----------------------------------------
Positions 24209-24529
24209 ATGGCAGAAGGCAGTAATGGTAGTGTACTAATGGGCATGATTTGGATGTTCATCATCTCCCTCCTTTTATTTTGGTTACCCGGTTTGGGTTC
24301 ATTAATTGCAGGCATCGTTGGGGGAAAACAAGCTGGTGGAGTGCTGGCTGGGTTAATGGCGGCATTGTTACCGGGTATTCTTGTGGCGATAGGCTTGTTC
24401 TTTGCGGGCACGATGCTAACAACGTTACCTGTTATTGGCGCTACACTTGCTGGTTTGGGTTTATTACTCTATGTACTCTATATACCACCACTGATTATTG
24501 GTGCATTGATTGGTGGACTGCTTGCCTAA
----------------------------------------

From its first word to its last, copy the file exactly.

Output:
Positions 24209-24529
24209 ATGGCAGAAGGCAGTAATGGTAGTGTACTAATGGGCATGATTTGGATGTTCATCATCTCCCTCCTTTTATTTTGGTTACCCGGTTTGGGTTC
24301 ATTAATTGCAGGCATCGTTGGGGGAAAACAAGCTGGTGGAGTGCTGGCTGGGTTAATGGCGGCATTGTTACCGGGTATTCTTGTGGCGATAGGCTTGTTC
24401 TTTGCGGGCACGATGCTAACAACGTTACCTGTTATTGGCGCTACACTTGCTGGTTTGGGTTTATTACTCTATGTACTCTATATACCACCACTGATTATTG
24501 GTGCATTGATTGGTGGACTGCTTGCCTAA